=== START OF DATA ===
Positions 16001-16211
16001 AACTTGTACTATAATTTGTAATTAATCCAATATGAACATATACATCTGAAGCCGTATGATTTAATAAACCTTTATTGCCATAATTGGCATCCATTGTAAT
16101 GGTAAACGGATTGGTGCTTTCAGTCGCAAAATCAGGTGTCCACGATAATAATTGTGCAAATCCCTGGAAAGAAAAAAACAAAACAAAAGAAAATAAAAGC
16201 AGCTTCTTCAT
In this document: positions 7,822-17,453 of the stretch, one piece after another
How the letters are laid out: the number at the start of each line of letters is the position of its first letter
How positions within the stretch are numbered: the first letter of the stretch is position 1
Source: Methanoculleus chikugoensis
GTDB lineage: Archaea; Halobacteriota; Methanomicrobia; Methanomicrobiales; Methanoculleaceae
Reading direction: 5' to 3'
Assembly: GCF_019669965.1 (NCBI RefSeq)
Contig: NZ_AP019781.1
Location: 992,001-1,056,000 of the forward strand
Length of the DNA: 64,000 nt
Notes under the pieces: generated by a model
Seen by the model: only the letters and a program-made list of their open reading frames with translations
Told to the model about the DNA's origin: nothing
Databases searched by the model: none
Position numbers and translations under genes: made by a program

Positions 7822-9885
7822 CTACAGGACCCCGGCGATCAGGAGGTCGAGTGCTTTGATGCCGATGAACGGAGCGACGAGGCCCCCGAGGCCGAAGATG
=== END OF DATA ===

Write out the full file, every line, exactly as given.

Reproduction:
Positions 16001-16211
16001 AACTTGTACTATAATTTGTAATTAATCCAATATGAACATATACATCTGAAGCCGTATGATTTAATAAACCTTTATTGCCATAATTGGCATCCATTGTAAT
16101 GGTAAACGGATTGGTGCTTTCAGTCGCAAAATCAGGTGTCCACGATAATAATTGTGCAAATCCCTGGAAAGAAAAAAACAAAACAAAAGAAAATAAAAGC
16201 AGCTTCTTCAT
In this document: positions 7,822-17,453 of the stretch, one piece after another
How the letters are laid out: the number at the start of each line of letters is the position of its first letter
How positions within the stretch are numbered: the first letter of the stretch is position 1
Source: Methanoculleus chikugoensis
GTDB lineage: Archaea; Halobacteriota; Methanomicrobia; Methanomicrobiales; Methanoculleaceae
Reading direction: 5' to 3'
Assembly: GCF_019669965.1 (NCBI RefSeq)
Contig: NZ_AP019781.1
Location: 992,001-1,056,000 of the forward strand
Length of the DNA: 64,000 nt
Notes under the pieces: generated by a model
Seen by the model: only the letters and a program-made list of their open reading frames with translations
Told to the model about the DNA's origin: nothing
Databases searched by the model: none
Position numbers and translations under genes: made by a program

Positions 7822-9885
7822 CTACAGGACCCCGGCGATCAGGAGGTCGAGTGCTTTGATGCCGATGAACGGAGCGACGAGGCCCCCGAGGCCGAAGATG